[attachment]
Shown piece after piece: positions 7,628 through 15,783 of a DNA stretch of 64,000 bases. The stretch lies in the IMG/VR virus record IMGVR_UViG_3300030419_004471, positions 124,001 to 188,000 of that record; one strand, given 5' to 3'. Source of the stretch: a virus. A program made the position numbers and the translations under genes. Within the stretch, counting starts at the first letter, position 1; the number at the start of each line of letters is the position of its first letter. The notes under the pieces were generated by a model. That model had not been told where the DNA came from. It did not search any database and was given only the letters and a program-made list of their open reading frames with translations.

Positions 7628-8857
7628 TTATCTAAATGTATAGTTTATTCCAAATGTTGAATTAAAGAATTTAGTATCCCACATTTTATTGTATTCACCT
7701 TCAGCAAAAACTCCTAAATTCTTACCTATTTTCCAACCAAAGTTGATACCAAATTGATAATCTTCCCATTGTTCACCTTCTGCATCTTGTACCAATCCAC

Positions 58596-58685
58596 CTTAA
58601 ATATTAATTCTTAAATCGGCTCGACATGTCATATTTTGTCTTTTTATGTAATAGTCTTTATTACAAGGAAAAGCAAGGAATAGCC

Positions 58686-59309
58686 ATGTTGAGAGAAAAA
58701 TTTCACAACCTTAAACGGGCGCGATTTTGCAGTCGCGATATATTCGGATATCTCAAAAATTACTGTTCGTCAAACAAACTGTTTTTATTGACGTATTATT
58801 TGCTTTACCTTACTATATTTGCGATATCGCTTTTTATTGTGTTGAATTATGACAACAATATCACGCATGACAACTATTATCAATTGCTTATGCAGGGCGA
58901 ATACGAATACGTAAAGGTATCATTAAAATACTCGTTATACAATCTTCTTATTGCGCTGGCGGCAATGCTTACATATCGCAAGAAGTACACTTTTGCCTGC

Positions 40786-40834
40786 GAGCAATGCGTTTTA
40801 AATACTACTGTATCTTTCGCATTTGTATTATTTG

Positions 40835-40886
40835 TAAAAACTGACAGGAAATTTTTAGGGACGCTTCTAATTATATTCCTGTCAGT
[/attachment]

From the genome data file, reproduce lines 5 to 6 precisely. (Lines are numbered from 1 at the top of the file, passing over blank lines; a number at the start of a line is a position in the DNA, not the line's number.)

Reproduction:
Positions 58596-58685
58596 CTTAA